Senate Business and Labor Committee Meeting

On Monday, Jan. 22, the Senate discussed the bill in an emotional debate with several commentators speaking in support of the bill and several dozen in opposition.

During this meeting, Birkeland emphasized her position that H.B. 257 is meant to protect children from bullying and provide privacy.

“It’s a privacy bill and it is an anti-bullying bill,” she said. “This bill ensures … that we have privacy, and that we are not allowing or perpetuating bullying within our schools. The privacy plan is to ensure that whatever your condition is, body image, bullying, medical needs or just discomfort within your own body, you have a place to go and do things that are private in a private place.”

Marina Lowe, policy director for Equality Utah, was the first to speak in opposition to the bill. She disagreed with Birkeland’s position, stating that this bill will translate to more fear for not only transgender people but any who do not conform to a stereotypical gender identity.

“We believe this bill will translate into a cloud of fear that hangs over the heads of transgender Utahns and frankly any Utahns whose gender may not be as visibly clear every time they use a public restroom or locker room or other privacy space,” Lowe said. “Fear that at the very least, they may have an uncomfortable confrontation and at the very worst, criminal consequences.”

The meeting ended after nearly two hours. The committee voted 5-3 to send the bill to the Senate floor.

Substitutes, Reverts and Floor Debates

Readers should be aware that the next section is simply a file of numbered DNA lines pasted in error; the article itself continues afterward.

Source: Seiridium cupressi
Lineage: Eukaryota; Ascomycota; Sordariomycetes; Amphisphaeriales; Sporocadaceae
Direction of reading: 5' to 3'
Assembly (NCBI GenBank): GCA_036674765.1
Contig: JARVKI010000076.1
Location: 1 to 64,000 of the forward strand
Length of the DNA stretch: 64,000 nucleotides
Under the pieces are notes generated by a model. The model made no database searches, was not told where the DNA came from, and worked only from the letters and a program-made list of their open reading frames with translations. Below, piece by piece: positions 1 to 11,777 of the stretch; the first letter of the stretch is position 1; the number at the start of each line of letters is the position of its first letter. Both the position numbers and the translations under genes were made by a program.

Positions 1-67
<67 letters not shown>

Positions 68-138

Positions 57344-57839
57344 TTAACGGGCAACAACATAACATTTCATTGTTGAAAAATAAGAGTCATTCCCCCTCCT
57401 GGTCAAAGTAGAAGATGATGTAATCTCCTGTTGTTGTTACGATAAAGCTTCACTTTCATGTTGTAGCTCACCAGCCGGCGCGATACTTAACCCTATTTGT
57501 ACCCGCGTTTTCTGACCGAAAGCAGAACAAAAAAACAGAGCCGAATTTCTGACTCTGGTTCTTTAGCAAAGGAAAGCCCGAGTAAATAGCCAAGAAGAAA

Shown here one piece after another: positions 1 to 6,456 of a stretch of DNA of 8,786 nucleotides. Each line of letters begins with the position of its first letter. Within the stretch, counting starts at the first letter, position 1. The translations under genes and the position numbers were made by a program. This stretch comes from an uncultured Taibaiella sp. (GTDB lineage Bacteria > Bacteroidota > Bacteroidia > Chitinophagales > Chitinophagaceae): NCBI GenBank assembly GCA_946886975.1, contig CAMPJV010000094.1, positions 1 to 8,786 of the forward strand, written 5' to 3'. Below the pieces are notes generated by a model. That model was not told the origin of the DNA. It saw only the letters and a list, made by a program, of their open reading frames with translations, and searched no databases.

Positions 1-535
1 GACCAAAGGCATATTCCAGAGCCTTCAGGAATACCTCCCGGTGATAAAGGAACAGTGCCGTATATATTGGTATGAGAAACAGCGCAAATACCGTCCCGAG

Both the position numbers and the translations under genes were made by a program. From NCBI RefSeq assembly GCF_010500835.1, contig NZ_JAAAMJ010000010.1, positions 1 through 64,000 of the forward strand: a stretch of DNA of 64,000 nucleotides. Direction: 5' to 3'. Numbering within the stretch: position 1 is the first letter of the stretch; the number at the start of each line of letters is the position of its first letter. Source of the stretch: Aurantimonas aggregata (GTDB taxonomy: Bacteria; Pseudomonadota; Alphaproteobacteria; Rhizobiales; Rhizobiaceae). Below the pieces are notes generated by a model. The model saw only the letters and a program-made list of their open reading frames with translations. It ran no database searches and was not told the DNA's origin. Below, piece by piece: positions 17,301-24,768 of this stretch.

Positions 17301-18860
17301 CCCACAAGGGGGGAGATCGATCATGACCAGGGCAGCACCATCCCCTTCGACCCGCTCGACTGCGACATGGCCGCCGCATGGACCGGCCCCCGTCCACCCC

On Jan. 24, the Senate read the bill for a second time following changes in the bill’s language. These changes would make the bill only apply to government-owned and operated facilities.

The biggest change was the removal of the requirement that people use restrooms according to their assigned sex at birth, and instead focuses on penalties for inappropriate behavior there, according to The Salt Lake Tribune.

However, the original restrictions would remain for restrooms in K-12 schools and changing rooms, which include locker rooms, dressing rooms and showers.

The Tribune also reported that lawmakers said litigation against the bill could be expected.

Thanks to the changes, Sen. Daniel Thatcher (R-Tooele) switched his original no vote to a yes.

“I want to express my incredible gratitude for this big change,” he said. “I hope it is enough to bring support from the community and send the message that we are trying to solve a problem and not target anyone specifically.”

The Senate passed the substitute 20-7. It was heard on the Senate floor earlier today — where lawmakers instead passed the earlier version of the bill, reverting back to restrictions in public restrooms, locker rooms and K-12 public schools.

Early Thursday, Sen. Dan McCay (R-Riverton), proposed a third substitute to the bill, which was adopted later that afternoon. The substitute redefined certain language including changing “publicly funded” to “controlled” in regards to showers and locker rooms.

The House heard the bill on the afternoon of Jan. 25 and is expected to vote on it on Jan. 26.


Editor’s note, Jan. 24 2:25 p.m. • This story was updated to include how H.B. 257 currently reads, a different headline to better reflect the content, that the bill passed through the Senate and that it will most likely be voted on in the House on Jan. 26.


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About the Contributors
Jamie Faux
Jamie Faux, News Writer
(she/her) Jamie Faux began as a news reporter at the Daily Utah Chronicle in the summer of 2023. She is a double major in English and finance at the University of Utah with the goal of becoming an author after graduation. Jamie grew up in Provo and enjoys outdoor sports, reading, and traveling.
Andrea Oltra
Andrea Oltra, Photographer
Andrea grew up in Spain and is studying psychology as well as documentary studies. She loves to travel and take photos wherever she goes.